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U.N. Report Implicates Saudi Crown Prince In Killing Of Jamal Khashoggi

Saudi Crown Prince Mohammed bin Salman is seen in Algiers on Dec. 2, 2018 — exactly two months after Saudi journalist Jamal Khashoggi entered the Saudi Consulate in Istanbul and was never heard from again.
Billal Bensalem
NurPhoto via Getty Images
Saudi Crown Prince Mohammed bin Salman is seen in Algiers on Dec. 2, 2018 — exactly two months after Saudi journalist Jamal Khashoggi entered the Saudi Consulate in Istanbul and was never heard from again.

Editor's note: This story contains graphic details of the actions leading up to Jamal Khashoggi's death.

A special U.N. investigator says Saudi Arabia's Crown Prince Mohammed bin Salman should be investigated in the killing of Saudi journalist Jamal Khashoggi because there is "credible evidence" that he and other senior officials in the kingdom were responsible.

Agnes Callamard, the special rapporteur for the U.N.'s Office of the High Commissioner for Human Rights, conducted a five-month investigation into Khashoggi's death last fall at the Saudi Consulate in Istanbul. Her resulting report, released Wednesday, found that "Khashoggi has been the victim of a deliberate, premeditated execution, an extrajudicial killing for which the state of Saudi Arabia is responsible under international human rights law."

Callamard's report says the mission to "execute Khashoggi" required significant coordination, resources and finances. It adds that every expert consulted for the report found it "inconceivable that an operation of this scale could be implemented without the Crown Prince being aware, at a minimum, that some sort of mission of a criminal nature, directed at Mr. Khashoggi, was being launched."

Western intelligence agencies, including in the U.S., have already assessed that the crown prince was involved in Khashoggi's death, but this report is from an independent investigator. The crown prince, who is also known as MBS, has repeatedly denied any involvement.

The kingdom's minister of state for foreign affairs, Adel al-Jubeir, tweeted that there is "nothing new" in the findings. "The report contains clear contradictions and baseless allegations, which challenges its credibility," Jubeir said.

The report painstakingly lays out the circumstances surrounding Khashoggi's killing, including names and the movements of the 15-member hit team that was dispatched from Saudi Arabia to Istanbul. Callamard was given access by Turkish intelligence to some recordings of conversations in the Saudi Consulate. She and her Arabic translator were allowed to listen to about 45 minutes of audio, though she believes Turkish intelligence has about seven hours of recordings. Callamard and her translator were not given transcripts; they had to make notes.

The conversations on the recordings are haunting. Shortly before Khashoggi arrives at the consulate on Oct. 2, 2018, two members of the hit team, Maher Abdulaziz Mutreb, an intelligence officer, and Salah Mohammed Tubaigy, a forensic doctor, discuss how to dispose of the body. The report states:

"At 13:02, inside the Consulate, Mr. Mutreb and Dr. Tubaigy had a conversation just minutes before Mr. Khashoggi entered. Mr. Mutreb asked whether it will 'be possible to put the trunk in a bag?'

"Dr. Tubaigy replied 'No. Too heavy.' He expressed hope that it would 'be easy. Joints will be separated. It is not a problem. The body is heavy. First time I cut on the ground. If we take plastic bags and cut it into pieces, it will be finished. We will wrap each of them.' 'Leather bags.' There was a reference to cutting skin. Dr. Tubaigny also expressed concerns: 'My direct manager is not aware of what I am doing. There is nobody to protect me.'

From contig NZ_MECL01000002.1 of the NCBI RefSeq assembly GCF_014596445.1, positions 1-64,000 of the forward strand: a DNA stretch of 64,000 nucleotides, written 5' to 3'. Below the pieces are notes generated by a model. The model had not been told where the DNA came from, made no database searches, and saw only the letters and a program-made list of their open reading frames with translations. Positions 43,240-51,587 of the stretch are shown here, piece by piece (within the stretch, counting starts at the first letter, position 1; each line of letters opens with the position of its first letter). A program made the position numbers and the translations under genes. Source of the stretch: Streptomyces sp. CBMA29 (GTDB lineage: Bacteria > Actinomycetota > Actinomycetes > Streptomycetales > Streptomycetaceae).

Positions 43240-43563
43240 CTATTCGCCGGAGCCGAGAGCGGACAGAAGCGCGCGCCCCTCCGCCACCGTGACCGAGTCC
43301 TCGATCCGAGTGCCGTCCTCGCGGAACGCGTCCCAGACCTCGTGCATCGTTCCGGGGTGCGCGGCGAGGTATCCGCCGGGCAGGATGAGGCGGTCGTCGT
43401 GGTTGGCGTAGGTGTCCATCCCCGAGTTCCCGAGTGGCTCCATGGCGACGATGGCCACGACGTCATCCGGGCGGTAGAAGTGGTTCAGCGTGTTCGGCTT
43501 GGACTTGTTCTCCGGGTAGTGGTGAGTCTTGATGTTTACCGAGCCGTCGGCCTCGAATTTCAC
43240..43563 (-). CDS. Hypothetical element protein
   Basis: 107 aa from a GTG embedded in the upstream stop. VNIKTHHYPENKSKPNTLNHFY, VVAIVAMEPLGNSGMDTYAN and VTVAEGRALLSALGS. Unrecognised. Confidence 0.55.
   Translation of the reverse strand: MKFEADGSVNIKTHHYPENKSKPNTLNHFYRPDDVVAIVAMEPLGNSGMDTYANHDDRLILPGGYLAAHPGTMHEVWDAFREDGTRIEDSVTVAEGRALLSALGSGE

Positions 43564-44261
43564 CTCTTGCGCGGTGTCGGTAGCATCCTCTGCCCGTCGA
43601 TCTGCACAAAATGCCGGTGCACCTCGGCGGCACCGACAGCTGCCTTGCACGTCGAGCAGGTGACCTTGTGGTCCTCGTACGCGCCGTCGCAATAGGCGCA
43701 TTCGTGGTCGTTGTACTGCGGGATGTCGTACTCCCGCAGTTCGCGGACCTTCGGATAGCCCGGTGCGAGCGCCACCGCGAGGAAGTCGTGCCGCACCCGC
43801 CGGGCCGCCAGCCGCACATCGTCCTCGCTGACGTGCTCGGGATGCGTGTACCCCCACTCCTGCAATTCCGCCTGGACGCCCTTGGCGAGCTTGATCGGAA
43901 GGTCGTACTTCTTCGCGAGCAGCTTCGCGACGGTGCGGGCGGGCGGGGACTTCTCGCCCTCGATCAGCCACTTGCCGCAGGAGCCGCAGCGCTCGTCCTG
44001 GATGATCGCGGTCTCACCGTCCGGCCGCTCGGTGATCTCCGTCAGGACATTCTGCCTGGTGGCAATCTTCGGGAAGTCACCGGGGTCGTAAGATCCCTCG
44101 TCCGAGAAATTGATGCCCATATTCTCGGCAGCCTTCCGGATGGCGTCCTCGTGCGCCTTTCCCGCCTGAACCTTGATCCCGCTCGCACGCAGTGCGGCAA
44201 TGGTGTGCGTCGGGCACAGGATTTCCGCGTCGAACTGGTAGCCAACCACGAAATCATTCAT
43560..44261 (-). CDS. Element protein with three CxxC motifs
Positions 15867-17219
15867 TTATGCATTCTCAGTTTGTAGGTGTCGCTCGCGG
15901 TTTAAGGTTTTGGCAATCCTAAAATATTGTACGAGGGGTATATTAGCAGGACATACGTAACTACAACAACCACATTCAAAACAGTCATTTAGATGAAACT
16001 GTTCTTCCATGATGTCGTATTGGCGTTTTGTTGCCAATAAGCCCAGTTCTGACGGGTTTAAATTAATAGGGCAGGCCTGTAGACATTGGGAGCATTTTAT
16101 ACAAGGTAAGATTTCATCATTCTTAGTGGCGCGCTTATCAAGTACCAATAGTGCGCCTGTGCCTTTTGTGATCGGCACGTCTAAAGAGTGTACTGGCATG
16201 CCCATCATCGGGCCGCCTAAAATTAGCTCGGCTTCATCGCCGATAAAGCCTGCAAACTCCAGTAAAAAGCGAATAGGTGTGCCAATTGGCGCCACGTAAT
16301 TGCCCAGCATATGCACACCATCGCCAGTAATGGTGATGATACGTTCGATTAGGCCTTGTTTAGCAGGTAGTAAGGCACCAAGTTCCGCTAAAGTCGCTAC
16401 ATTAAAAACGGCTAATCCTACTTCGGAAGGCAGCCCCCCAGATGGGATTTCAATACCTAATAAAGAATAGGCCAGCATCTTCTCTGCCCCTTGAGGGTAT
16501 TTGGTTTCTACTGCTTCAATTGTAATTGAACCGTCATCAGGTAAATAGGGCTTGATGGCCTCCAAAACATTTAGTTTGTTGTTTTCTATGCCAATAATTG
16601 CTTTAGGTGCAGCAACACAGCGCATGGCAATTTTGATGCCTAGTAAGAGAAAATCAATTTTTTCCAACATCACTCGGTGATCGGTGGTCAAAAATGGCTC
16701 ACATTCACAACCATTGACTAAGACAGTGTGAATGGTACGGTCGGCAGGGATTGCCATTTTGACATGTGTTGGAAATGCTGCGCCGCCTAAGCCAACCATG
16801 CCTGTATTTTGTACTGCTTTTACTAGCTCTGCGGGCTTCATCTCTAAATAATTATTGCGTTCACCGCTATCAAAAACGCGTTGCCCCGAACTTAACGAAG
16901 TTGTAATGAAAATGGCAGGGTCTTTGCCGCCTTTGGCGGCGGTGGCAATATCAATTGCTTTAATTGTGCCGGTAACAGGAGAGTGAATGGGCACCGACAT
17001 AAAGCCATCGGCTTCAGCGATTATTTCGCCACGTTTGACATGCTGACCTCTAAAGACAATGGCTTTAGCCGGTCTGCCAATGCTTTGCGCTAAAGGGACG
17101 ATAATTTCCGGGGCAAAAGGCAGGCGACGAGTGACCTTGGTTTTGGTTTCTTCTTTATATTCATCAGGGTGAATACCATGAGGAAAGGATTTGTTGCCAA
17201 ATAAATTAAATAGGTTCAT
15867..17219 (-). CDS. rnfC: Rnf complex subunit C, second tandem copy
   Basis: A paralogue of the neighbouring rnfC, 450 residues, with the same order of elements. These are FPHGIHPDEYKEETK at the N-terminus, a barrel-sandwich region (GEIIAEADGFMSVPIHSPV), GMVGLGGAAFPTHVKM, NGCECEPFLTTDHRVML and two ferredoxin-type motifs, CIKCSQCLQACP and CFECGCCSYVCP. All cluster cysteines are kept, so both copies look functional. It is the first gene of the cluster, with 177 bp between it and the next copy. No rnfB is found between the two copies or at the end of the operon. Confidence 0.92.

"At the end of the conversation, Mr. Mutreb asked whether 'the sacrificial animal' has arrived. At 13:13, a voice said 'he has arrived.' In these recordings heard by the Special Rapporteur, Mr. Khashoggi's name was not mentioned."

The recordings also detail the final moments of Khashoggi's life, according to the report:

"In the recordings, sounds of a struggle can be heard during which the following statements could also be heard: 'Did he sleep?' 'He raises his head.' 'Keep pushing.' 'Push here; don't remove your hand; push it.' " 

Callamard says assessments of the recordings by intelligence officers in Turkey and other countries suggest that Khashoggi could have been injected with a sedative and then suffocated using a plastic bag.

It added:

"Sounds of movement and heavy panting could be heard in the remainder of the recordings. The sound of plastic sheets (wrapping) could also be heard. Turkish Intelligence concluded that these came after Mr. Khashoggi's death while the Saudi officials were dismembering his body. The Turkish Intelligence assessment identified the sound of a saw at 13:39. The Special Rapporteur and her delegation could not make out the sources of the sounds they heard."

Eleven suspects in Khashoggi's killing are on trial in Saudi Arabia; five people face the death penalty. In her report, Callamard calls for the kingdom to suspend the trial, saying it doesn't meet international standards.

Callamard lists several recommendations at the end of her report, including urging the FBI to conduct an investigation into Khashoggi's killing if it hasn't already done so. She also recommends an international investigation.

That investigation, she tells NPR, should focus on "individual criminal liabilities."

Copyright 2021 NPR. To see more, visit https://www.npr.org.

Jackie Northam is NPR's International Affairs Correspondent. She is a veteran journalist who has spent three decades reporting on conflict, geopolitics, and life across the globe - from the mountains of Afghanistan and the desert sands of Saudi Arabia, to the gritty prison camp at Guantanamo Bay and the pristine beauty of the Arctic.